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May 2006, Volume 56, Issue 5

Case Reports

Role of Recombinant activated factor VII in securing Haemostatic failure in gun Shot Trauma

Tahir Shamsi  ( Bismillah Taqee Institute of Health Sciences and Blood Diseases Centre )
Saqib Ansari  ( Bismillah Taqee Institute of Health Sciences and Blood Diseases Centre )
Mohammad Tufail  ( Patel Hospital ,Karachi. )
Mariam Aftab  ( Patel Hospital ,Karachi. )


Uncontrolled bleeding is the leading cause of mortality in the trauma victims. Massive bleeding after traumatic injury is a result of surgical and coagulopathic bleeding. We describe a case of gun shot injury brought to the hospital in a collapsed state because of massive blood loss in the abdominal cavity. Surgical intervention secured the surgical bleeding but coagulopathic bleeding continued which was controlled with Recombinant activated factor VII (rFVIIa). Guidelines of the use of factor VII in trauma are presented.


Uncontrolled massive haemorrhage is the leading cause of early death in 5% of the victims of military and civilian trauma. 1,2 Massive haemorrhage after traumatic injury is a combination of surgical and coagulopathic bleeding. 3 Surgical bleeds originate from a recognizable source at the site of surgery, or trauma while coagulopathic bleeding results from impaired thrombin generation. Coagulopathy develops early after injury and is present in 25-36% of trauma victims upon admission to the emergency department. 2,3

The mechanism of coagulopathy in trauma is complex and includes: dilutional coagulopathy, hypothermia, acidosis, hyperfibrinolysis, anaemia-induced and consumption coagulopathy, induced by exposure of tissue factor (TF) at the site of injury, leading to activation of the coagulation cascade at this site.4 This process results in laboratory findings resembling disseminated intravascular coagulation (DIC), such as prolonged prothrombin time (PT) and activated partial thromboplastin time (aPTT), low levels of platelets and fibrinogen, and high levels of D-dimers and other markers of coagulation and fibrinolysis activation. 4 Recently, role of red blood cells (RBC) has been identified in mechanical and biochemical functions in the coagulation process. 5-7 It has been shown that reduction of the haematocrit (Hct) inhibits platelet adhesion and aggregation, e.g. Hct of 20% restricts aggregation to a degree similar to that observed with 2x109/l. Therefore, anemia causes prolongation of the bleeding time, which can be corrected with a RBC transfusion. 5,6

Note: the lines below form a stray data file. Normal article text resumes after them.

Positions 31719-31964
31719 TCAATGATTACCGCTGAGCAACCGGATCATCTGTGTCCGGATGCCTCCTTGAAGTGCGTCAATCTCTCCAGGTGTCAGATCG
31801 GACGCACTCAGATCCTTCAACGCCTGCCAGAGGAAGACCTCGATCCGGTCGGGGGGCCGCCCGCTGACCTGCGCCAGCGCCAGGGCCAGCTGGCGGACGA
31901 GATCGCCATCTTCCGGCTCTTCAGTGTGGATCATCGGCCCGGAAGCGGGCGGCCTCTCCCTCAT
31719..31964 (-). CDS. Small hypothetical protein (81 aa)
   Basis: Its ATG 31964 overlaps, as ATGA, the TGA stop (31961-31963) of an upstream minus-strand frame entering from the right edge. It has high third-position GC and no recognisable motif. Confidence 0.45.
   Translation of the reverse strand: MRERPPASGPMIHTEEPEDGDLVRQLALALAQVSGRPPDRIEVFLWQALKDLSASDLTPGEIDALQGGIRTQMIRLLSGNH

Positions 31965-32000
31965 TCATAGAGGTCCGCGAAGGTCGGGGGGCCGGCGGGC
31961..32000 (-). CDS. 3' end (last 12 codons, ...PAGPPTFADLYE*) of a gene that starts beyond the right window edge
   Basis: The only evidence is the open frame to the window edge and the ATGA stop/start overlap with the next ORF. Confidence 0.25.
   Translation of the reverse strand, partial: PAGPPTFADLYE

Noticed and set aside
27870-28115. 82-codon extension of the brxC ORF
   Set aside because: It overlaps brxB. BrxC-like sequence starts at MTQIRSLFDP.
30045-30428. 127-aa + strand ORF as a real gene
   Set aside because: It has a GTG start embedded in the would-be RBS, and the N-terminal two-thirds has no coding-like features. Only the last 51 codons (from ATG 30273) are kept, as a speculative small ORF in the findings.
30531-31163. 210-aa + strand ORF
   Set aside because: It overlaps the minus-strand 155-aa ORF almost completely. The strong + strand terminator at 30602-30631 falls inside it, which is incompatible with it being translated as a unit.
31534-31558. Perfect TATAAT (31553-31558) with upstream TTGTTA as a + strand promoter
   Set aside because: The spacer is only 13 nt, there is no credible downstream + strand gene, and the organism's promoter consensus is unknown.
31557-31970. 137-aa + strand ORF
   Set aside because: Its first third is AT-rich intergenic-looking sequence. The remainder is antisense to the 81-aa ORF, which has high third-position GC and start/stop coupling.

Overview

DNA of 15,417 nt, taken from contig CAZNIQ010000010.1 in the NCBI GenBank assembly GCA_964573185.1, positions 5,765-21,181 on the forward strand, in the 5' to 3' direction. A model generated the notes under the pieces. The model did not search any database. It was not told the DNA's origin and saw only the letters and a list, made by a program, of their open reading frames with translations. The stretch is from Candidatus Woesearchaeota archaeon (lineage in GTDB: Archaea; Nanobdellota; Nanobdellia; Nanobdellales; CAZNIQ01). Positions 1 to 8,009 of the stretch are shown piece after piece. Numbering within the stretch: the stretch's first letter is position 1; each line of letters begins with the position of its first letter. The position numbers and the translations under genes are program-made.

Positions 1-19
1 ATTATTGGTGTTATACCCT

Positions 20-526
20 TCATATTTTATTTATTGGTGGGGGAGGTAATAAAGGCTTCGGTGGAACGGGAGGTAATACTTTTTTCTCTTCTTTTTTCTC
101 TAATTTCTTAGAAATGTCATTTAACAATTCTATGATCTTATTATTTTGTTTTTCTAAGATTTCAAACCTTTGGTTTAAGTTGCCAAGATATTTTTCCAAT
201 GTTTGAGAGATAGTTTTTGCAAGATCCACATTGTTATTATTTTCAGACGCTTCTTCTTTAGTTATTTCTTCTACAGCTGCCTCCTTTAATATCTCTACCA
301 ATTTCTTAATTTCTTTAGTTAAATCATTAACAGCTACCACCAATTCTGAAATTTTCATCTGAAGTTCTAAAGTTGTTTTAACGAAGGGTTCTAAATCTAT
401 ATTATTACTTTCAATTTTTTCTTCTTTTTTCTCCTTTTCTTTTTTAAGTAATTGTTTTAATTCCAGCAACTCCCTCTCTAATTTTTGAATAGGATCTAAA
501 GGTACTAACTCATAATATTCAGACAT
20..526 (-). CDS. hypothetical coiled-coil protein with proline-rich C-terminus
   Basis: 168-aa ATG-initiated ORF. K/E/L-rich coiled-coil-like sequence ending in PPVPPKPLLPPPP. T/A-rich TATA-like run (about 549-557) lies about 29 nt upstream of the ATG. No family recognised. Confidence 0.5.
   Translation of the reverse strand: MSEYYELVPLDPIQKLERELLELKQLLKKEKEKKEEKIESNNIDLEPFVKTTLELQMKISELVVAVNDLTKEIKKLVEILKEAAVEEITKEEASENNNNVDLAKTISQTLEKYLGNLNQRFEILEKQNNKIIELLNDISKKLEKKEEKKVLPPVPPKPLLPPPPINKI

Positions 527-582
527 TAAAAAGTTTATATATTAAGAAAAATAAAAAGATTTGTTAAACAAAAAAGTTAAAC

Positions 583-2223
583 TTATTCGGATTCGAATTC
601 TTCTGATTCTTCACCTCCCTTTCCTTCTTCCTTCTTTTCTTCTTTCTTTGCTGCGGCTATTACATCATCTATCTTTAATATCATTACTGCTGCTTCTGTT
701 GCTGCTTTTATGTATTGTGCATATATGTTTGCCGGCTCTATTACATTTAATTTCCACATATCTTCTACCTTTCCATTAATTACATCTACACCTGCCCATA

Conventional treatment of coagulopathic bleeding involves administration of blood components e.g. red cell concentrates, fresh frozen plasma (FFP), cryoprecipitate, and platelets. However, such replacement therapy is associated with increased risks of complications such as possibility of errors leading to ABO incompatible red cell transfusion, transfusion related acute lung injury, multi-organ dysfunction syndrome, and transmission of infectious agents (e.g. viruses, bacteria, prions).4 Few patients fail to show arrest of coagulopathic bleeding. This emphasizes the need for additional pro-haemostatic drugs like antifibrinolytic agents which reduce blood requirements in various types of surgery (e.g. cardiac, hepatic, orthopaedic). Recombinant activated factor VII (rFVIIa) (Novo Seven_; Novo Nordisk A/S, Bagsvaerd, Denmark) was approved by the U.S. Food and Drug Administration for the prevention and treatment of bleeding episodes in haemophilic patients with inhibitors to coagulation factor VIII or factor IX and in acquired haemophilia. Since the first report in 1999 of the use of rFVIIa in an exsanguinating trauma patient5, an increasing number of case series and reports have described its efficacy in controlling massive haemorrhage. 2,3,8

The recently developed cell base model of coagulation suggests rFVIIa enhances haemostasis at the site of injury without a systemic, hypercoagulable effect. 10 Administration of pharmacological dose of rFVIIa results in a huge increase of VIIa level causing faster and higher thrombin generation. In addition, pharmacological concentrations of rFVIIa initiate the activation of a platelet dependent TF- independent mechanism that augments the coagulation process. 11-13 Furthermore, in vitro analysis of the fibrin clots formed in the presence of a high thrombin concentration has shown that such clots have a different type of architecture that is stronger and far more resistant to degradation by fibrinolytic enzymes compared with normal clots. On this background, here we describe to our knowledge first case report from Pakistan using rFVIIa to control massive haemorrhage following gun shot injury.

Case Report

A 32 years old male with no known co-morbid factors was brought to the emergency room of a secondary care hospital with a gun shot injury.

Day post-op; day after first laprotomy, Hb; haemoglobin, Plt; platelelt count, PT; prothrombin time, APTT; activated partial thromboplastin time, FFP; fresh frozen plasma